Category Archives: Livy

Install Jupyter notebook with Livy for Spark on Cloudera Hadoop


  • Cloudera CDH 5.12.x running Livy and Spark (see other blog on this website to install Livy)
  • Anaconda parcel installed using Cloudera Manager (see other blog on this website to install Anaconda parcel on CDH)

We will first install Anaconda and Sparkmagic on Windows 10 to install Jupyter Notebook using Anaconda.

  1. We strongly recommend installing Python and Jupyter using the Anaconda Distribution, which includes Python, the Jupyter Notebook, and other commonly used packages for scientific computing and data science.

2. Download the Anaconda installer from which was Anaconda 5.0.1 For Windows Installer Python 3.6 version 64-bit.

3. After successful install of the package on Windows click on the Anaconda Navigator in the Windows Start. Click on the Jupyterlab launch button.

4. On the Jupyterlab browser notebook and tried to load sparkmagic using:

%load_ext sparkmagic.magics

This gave an error of module not found.

5. We need to install sparkmagic. Run the following command on the notebook.

!pip install sparkmagic

It gives a successful install message in the output  that Sparkmagic-0.12.5 is installed along with few other packages.

After this run in the notebook:

!pip show sparkmagic

Name: sparkmagic

Version: 0.12.5

Summary: SparkMagic: Spark execution via Livy


Author: Jupyter Development Team


License: BSD 3-clause




Copy the example_config.json into ~/.sparkmagic/config.json  (Usually in Windows the folder location will be C:\Users\youruserid\.sparkmagic\config.json ). Change the username, password and url of the Livy server.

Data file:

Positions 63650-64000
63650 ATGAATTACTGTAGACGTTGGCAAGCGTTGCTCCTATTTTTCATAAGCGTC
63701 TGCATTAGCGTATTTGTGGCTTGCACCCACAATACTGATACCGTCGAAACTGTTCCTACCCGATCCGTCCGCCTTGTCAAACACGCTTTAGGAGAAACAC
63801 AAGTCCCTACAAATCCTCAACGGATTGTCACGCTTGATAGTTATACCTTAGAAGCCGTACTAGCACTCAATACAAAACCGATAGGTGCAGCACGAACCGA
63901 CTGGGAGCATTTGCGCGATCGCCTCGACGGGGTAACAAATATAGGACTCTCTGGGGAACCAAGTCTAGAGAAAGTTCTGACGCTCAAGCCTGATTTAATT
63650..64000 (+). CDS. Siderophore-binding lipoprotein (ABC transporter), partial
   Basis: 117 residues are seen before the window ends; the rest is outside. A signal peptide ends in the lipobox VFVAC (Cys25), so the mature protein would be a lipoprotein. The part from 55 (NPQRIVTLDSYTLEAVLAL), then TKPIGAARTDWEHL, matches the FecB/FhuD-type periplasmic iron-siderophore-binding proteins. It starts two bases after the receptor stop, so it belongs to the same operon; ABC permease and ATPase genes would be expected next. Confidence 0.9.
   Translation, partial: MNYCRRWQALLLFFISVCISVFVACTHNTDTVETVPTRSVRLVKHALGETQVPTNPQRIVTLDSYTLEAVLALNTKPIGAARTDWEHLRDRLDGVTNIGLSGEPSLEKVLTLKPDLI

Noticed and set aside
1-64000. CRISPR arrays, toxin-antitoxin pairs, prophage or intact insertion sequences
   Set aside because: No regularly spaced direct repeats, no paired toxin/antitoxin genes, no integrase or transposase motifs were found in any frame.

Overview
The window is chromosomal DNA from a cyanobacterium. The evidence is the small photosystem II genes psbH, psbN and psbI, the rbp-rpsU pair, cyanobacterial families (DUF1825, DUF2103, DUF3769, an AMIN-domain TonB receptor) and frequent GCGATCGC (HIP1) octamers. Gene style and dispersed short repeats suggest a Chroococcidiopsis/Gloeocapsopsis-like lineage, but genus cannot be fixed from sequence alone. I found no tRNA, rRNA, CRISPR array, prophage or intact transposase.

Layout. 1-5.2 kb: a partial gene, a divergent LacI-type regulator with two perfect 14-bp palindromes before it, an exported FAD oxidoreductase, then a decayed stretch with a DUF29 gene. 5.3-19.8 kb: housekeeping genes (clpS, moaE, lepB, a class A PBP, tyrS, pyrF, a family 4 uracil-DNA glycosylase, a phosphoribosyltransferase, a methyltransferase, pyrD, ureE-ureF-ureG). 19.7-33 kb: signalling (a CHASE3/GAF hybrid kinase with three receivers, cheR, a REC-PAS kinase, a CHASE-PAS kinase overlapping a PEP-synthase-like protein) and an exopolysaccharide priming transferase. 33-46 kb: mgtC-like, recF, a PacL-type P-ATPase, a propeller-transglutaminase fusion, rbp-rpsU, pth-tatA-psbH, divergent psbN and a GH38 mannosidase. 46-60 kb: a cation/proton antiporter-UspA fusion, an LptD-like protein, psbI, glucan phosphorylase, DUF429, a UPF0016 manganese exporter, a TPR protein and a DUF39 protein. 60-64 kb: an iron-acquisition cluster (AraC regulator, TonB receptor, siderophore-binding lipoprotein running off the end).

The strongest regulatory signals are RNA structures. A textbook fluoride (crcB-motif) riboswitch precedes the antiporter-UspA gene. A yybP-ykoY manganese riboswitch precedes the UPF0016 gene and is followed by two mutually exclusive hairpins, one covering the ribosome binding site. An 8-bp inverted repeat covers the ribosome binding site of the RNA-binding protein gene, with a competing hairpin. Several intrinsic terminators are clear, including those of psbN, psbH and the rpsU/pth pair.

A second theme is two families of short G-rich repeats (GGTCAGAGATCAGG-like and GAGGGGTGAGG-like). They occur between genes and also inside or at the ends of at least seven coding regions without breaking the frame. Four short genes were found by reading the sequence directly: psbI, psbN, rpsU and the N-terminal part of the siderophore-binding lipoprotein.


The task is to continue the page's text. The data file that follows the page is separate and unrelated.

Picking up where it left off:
“kernel_python_credentials” : {

“username”: “youruserid”,

“password”: “xxxxx”,

“url”: “http://livyhostname:8998 

“auth”: “None”


“kernel_scala_credentials” : {

“username”: “youruserid”,

“password”: “xxxxx”,

“url”: “http://livyhostname:8998

“auth”: “None”


“kernel_r_credentials”: {

“username”: “youruserid”,

“password”: “xxxxx”,

“url”: “http://livyhostname:8998 



Next launch Jupiter Lab browser:

Click Windows->Start->Anaconda Navigator and Launch Jupiter Lab. Next run the below command in the Jupiter Notebook:

!jupyter nbextension enable –py –sys-prefix widgetsnbextension

Enabling notebook extension jupyter-js-widgets/extension…
– Validating: ok


Next run the following commands in the Jupyter notebook:

!jupyter-kernelspec install c:\users\youruserid\appdata\local\continuum\anaconda3\lib\site-packages\sparkmagic\kernels\sparkkernel

!jupyter-kernelspec install c:\users\youruserid\appdata\local\continuum\anaconda3\lib\site-packages\sparkmagic\kernels\pysparkkernel

!jupyter-kernelspec install c:\users\youruserid\appdata\local\continuum\anaconda3\lib\site-packages\sparkmagic\kernels\pyspark3kernel